To answer my own question, here's the report in English. It includes a list of the CBs which would lose power if C829 was pulled, together with photos of the CB location.

http://www.transport.gov.pl/files/0/30680/20111400RWenglish.pdf

Apparently none of these would show up to the crew as a caution on EICAS or be recorded in the FDR.



The glass isn't half empty, or half full, it's twice as big as it needs to be.
User currently offlineTristarsteve From Sweden, joined Nov 2005, 4008 posts, RR: 33
Reply 11, posted (2 years 9 months 3 weeks 1 day 4 hours ago) and read 10861 times:

Quoting Starlionblue (Reply 1):
So if I'm reading that right, if the crew had set the breaker to "on" they would have landed normally? Is the breaker easily accessible and is it on the gear fault checklist?

Yes, and it would not be on a gear fault checklist.

Quoting okie (Reply 3):
The real question here is that even with Mx involved, QRH and the pilots and a with time to spare that the circuit breaker was overlooked for the alternate extension.

The pilots and the QRH had no chance at all.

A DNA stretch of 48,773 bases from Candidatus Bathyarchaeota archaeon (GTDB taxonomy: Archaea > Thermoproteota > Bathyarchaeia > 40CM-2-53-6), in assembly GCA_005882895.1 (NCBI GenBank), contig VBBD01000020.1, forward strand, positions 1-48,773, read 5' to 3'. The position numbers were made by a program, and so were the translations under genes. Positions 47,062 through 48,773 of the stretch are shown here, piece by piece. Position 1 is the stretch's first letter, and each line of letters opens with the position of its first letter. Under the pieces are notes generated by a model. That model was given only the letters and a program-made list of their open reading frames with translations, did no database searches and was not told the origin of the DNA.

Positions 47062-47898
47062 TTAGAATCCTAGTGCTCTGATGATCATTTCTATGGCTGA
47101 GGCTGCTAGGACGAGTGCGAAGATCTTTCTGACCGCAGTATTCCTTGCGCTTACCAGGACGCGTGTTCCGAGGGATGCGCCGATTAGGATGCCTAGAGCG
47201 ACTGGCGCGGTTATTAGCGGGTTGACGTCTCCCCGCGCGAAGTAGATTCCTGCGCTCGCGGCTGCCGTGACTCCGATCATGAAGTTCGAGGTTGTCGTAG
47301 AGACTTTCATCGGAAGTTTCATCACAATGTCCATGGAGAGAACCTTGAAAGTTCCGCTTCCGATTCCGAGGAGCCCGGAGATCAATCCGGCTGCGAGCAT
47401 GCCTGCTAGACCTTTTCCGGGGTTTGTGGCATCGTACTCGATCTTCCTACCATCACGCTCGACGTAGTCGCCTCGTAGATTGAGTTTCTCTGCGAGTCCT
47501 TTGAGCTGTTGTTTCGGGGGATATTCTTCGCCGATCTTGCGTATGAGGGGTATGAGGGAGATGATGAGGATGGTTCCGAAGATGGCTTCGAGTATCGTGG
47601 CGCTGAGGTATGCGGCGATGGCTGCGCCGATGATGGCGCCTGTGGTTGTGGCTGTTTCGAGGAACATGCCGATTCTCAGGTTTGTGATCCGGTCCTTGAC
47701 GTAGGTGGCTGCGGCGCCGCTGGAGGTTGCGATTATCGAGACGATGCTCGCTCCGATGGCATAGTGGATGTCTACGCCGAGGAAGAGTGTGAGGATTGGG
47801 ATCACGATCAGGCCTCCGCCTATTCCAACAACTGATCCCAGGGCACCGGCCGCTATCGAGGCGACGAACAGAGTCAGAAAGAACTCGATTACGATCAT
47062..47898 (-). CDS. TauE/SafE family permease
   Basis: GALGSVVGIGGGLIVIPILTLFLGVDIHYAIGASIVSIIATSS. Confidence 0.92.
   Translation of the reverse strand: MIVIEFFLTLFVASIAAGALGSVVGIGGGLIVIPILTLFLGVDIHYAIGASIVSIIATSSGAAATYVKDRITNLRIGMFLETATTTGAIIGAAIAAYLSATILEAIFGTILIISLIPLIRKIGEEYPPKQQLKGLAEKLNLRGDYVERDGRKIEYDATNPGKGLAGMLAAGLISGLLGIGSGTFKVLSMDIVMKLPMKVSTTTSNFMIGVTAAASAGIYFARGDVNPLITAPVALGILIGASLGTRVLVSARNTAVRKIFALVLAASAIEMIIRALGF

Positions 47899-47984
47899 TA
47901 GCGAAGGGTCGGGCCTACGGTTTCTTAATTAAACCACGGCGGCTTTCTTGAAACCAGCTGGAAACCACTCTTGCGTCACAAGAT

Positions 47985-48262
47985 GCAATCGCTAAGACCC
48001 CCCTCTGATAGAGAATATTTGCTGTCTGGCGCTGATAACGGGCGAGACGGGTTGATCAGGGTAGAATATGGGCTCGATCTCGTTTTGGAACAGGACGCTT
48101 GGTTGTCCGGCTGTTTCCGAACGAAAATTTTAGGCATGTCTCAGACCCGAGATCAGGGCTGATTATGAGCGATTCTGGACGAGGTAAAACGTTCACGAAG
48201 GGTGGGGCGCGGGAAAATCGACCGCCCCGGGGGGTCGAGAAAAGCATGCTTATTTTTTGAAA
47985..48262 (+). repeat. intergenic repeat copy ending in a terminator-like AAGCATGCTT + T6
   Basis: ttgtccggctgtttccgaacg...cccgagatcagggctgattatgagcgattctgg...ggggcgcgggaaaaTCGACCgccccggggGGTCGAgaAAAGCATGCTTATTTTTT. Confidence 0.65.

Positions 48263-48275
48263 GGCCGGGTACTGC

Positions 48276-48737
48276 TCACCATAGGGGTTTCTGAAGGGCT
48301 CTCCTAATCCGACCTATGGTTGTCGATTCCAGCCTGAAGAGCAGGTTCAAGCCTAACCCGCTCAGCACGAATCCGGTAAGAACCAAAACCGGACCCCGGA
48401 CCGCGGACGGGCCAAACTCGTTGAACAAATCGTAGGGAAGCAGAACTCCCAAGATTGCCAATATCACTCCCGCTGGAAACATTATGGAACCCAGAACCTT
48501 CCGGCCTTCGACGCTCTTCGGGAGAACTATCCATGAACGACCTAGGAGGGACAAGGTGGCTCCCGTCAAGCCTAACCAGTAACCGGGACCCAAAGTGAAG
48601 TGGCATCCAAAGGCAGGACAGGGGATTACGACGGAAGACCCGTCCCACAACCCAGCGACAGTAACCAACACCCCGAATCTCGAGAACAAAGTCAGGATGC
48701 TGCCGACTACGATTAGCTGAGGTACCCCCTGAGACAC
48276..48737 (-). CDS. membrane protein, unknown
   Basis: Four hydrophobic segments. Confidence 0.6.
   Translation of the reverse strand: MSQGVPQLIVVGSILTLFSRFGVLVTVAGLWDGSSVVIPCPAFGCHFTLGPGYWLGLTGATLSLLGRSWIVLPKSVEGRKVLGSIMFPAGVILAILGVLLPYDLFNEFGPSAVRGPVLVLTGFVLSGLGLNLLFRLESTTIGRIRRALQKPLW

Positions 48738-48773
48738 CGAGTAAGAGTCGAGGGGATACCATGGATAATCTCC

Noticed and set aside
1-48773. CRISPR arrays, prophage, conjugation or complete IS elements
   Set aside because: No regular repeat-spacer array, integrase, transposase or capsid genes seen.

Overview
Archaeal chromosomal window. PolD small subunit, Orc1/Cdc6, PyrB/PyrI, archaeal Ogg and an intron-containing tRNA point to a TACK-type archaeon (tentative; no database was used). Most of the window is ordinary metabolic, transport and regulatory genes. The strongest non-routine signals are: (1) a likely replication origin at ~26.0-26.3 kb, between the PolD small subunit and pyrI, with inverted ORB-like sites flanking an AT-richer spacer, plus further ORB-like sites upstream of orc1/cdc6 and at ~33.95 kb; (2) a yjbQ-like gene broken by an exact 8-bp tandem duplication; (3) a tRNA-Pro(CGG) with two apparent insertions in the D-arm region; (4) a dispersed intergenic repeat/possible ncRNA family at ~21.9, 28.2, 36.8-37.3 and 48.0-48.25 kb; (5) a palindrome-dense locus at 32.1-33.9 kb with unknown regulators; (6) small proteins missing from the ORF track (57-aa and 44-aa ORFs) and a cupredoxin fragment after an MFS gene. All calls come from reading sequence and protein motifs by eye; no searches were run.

Maint had a very small chance. The CB concerned is not in Chap 32 Gear, it is in Chap 24 Electrics.
If you go to the FIM for the alt gear, the elect diagram says power from Batt. To find out more would take time (and more fuel onboard!)
If you don't know which CB you are looking for, I would not expect a pilot to find any tripped CB on P6.


User currently onlineokie From United States of America, joined Jul 2003, 3041 posts, RR: 3
Reply 12, posted (2 years 9 months 3 weeks 1 day ago) and read 10607 times:

http://www.transport.gov.pl/files/0/...0RWenglish.pdf

See if this works.

Quoting Tristarsteve (Reply 11):
If you go to the FIM for the alt gear, the elect diagram says power from Batt. To find out more would take time (and more fuel onboard!)
If you don't know which CB you are looking for, I would not expect a pilot to find any tripped CB on P6.


Thanks Tristar,
The more I think about it even if the F/O had noticed the breaker was tripped the F/O would not necessarily know that it was involved with the alternate extension.
Ok, here it comes............. but a F/E probably would.

Okie


User currently offlineKELPkid From United States of America, joined Nov 2005, 6385 posts, RR: 3
Reply 13, posted (2 years 9 months 3 weeks 19 hours ago) and read 10241 times:

Quoting okie (Reply 12):
The more I think about it even if the F/O had noticed the breaker was tripped the F/O would not necessarily know that it was involved with the alternate extension.
Ok, here it comes............. but a F/E probably would.

Okie

What do you want to bet we will see an accident board recommendation that a tripped breaker will trigger an EICAS alert when the primary extension hydraulic system is INOP   



Celebrating the birth of KELPkidJR on August 5, 2009 :-)
User currently offlinetdscanuck From Canada, joined Jan 2006, 12709 posts, RR: 79
Reply 14, posted (2 years 9 months 3 weeks 18 hours ago) and read 10237 times: